Advertisement
YOU ARE HERE: LAT HomeCollectionsWood

Jim Murray

In His Job, He Doesn't Fall Short

November 27, 1987|Jim Murray

LA QUINTA — As a golfer, Deane Beman had to be 1) patient; 2) contemplative; 3) not easily rattled; and 4) as deliberate as a guy making a clock. He had to rely on the other guy's mistakes without making any of his own.

Deane could play, all right. In fact, given the tools he had to work with, he might have been inch-for-inch, yard-for-yard the best player out there.

It's not that Deane was short (although he was, 5 foot 7 inches), it's that his game was.

All Deane ever heard throughout his career was, "I believe it's you," or "You're away, Deane." Deane wore out two fairway woods a month. He was constantly playing with guys who had 8-iron second shots to his 3-wood second shots.

But they usually ended up on the same place on the green.

Deane learned very early in the game not to throw a club or kick a ball washer when his ball came to rest in a clump of knee-high rough. Deane had a shot for it.

He was as unemotional as a faro dealer. He would greet a hole in one or a shank with the same poker-faced enthusiasm. Deane didn't even shrug.

I remember once when Deane came within one measly shot of winning a U.S. Open (in 1969 at Houston where Orville Moody won), and he came into the locker room afterward to find host pro Jackie Burke was not commiserating with him noticeably. In fact, Burke pointed at him, snickering: "Now, Deane, we can't have a little old short-knocker like you winning the United States Open! How would it look?"

Well, the little old short-knocker had won two U.S Amateurs in the days when that venerable tournament was still one of the most prized in all golf. He also won the British Amateur in 1959. "He did more with a 230-yard drive than any man who ever played this game," the late Jimmy Demaret used to say. "If they still used wooden clubs, he'd be unbeatable."

He was hard enough to beat with steel shafts. He won four tournaments, after he finally turned pro: the Texas Open ('69), Milwaukee ('70), Quad Cities ('72) and Shrine-Robinson ('73).

When Deane Beman became the commissioner of all golf (PGA, anyway) in 1974, he knew the game from both angles--the elite player, winner on the tour, holder of prestigious championships, and the guy who didn't roll out of bed with the ability to hit the ball 300 yards but had to work and qualify to stay in the game at all.

He also knew how to keep his calm and remain steady when the booming drives of the job fell all around him--the inevitable criticism from the players, the press, the sponsors, the networks. But Deane Beman just took his 4-wood out and found a way to get to the green.

He occasionally hit one into the water--his attempts to stem the outflow of players to the British Open instead of playing in Milwaukee or Moline was a mistake. Deane occasionally read a break wrong.

His most controversial was doing away (in effect) with the storied Monday-morning "rabbit" qualifying. He did this by accepting a suggestion from Gary McCord, a rabbit's rabbit, that the exempt list be expanded from top 60 to top 125 on the money list plus qualifying school graduates.

On the face of it, this seemed equitable. But golf historically had been a dynasty, a leader-board aristocracy. It was a game in which the rich got richer--and the poor got cut.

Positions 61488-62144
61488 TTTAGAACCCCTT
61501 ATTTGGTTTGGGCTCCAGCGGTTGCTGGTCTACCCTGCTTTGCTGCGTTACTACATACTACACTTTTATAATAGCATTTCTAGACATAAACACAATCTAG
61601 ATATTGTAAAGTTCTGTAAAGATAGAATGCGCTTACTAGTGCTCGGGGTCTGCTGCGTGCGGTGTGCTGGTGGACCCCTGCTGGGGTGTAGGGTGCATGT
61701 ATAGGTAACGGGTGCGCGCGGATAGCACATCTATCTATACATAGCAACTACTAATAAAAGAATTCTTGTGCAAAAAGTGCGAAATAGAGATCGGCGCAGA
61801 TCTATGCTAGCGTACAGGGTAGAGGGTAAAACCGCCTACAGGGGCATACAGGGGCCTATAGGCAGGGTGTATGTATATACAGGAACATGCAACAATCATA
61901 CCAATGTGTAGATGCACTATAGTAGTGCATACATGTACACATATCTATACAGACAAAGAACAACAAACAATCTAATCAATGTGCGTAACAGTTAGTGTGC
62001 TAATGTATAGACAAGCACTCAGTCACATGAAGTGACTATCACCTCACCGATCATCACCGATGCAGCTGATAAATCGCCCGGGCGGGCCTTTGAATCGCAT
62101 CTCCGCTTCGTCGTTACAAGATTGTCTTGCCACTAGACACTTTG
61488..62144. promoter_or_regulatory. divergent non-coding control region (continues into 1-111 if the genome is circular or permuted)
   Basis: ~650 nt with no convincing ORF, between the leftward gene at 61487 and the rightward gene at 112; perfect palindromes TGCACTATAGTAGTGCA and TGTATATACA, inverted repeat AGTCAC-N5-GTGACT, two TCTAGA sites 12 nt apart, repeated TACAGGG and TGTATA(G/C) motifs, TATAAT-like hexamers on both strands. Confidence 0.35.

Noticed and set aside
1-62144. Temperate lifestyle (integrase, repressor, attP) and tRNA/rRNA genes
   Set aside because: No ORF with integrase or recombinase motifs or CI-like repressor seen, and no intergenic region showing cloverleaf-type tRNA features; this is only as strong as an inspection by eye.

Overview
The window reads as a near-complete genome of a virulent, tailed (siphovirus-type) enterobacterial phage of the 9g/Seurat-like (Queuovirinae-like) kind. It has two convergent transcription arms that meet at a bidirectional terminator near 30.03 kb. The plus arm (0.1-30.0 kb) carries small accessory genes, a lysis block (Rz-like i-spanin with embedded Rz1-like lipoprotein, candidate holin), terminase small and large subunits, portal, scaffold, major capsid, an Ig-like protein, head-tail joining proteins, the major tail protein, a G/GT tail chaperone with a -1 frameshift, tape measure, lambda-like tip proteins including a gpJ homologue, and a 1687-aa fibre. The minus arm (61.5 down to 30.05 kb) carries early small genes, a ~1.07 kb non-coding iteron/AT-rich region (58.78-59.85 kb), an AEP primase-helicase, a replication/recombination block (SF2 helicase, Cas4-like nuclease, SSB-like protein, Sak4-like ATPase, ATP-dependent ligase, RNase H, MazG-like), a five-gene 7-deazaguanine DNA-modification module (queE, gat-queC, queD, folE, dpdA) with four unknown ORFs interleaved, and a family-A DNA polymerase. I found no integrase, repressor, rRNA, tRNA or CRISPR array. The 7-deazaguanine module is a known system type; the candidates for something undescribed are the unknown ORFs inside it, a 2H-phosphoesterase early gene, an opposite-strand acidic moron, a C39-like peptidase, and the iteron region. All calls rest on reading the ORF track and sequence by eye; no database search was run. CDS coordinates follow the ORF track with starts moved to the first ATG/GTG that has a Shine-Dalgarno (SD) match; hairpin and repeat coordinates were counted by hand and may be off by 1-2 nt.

The 125-player exemption took the pressure off the little guy. It made him able to play bolder golf, it enabled him to go for the win, not just the cut.

It didn't depose the crowned heads of golf, altogether, it just made fewer of them. Like the French Revolution, it turned the game over to the mob.

It was hell on headline writers, heaven for the graduating classes of Wake Forest and Brigham Young. But, to the cries that he was making the game anarchic, Beman pointed to the fact the purses were $8.2 million when he came into the game--and $32.2 million this year. The assets of the PGA grew from $730,000 to $100 million. Beman, as usual, was using every club in the bag.

"It's not the exempt list that reduces repeat winners on today's tour," Beman insists, "it's agents. A guy wins a tournament today and his agent has him booked in 50 corporate outings. So, he loses his touch. I don't see why a player can't stay on the tour and make the same money. The answer there may be that he doesn't have to split his tour money with the agent. So, the agent books him where he shares."

Deane also enthusiastically espoused the concept of "stadium" golf.

This took the game of golf out of the play-it-as-it-lies theory of golf spectating, the one where the crowd got the same view of the game as a U-boat captain would get of an Allied freighter.

Beman and partners began to build a whole series of courses coast-to-coast with mounds surrounding key greens, an attempt to give a golf audience as clear a view of the game as a 50-yard line ticket-holder in a Super Bowl.

Beman was in Southern California for the imminent construction of the 13th such Tournament Players Club in the hills and valleys of land owned by Bob Hope in Ventura County.

Many thought Beman's original motive in construction of modern facilities was to wrest the "majors" away from the hoary venues of golf and turn at least one over to the PGA, which now has none of the "majors" under its flag--the Masters, U.S. and British opens and PGA being run by other organizations. But Beman insisted his network of courses are designed first and foremost to make golf as viewable as the Army-Navy game. And, this week's Skins Game extravaganza is being played on one of the TPC hippodromes, PGA West at La Quinta.

As usual, the people who said "You're away, Deane" out on the fairway, find they have to hit first as usual now that the game has reached the green.

Advertisement
Los Angeles Times Articles
|
|
|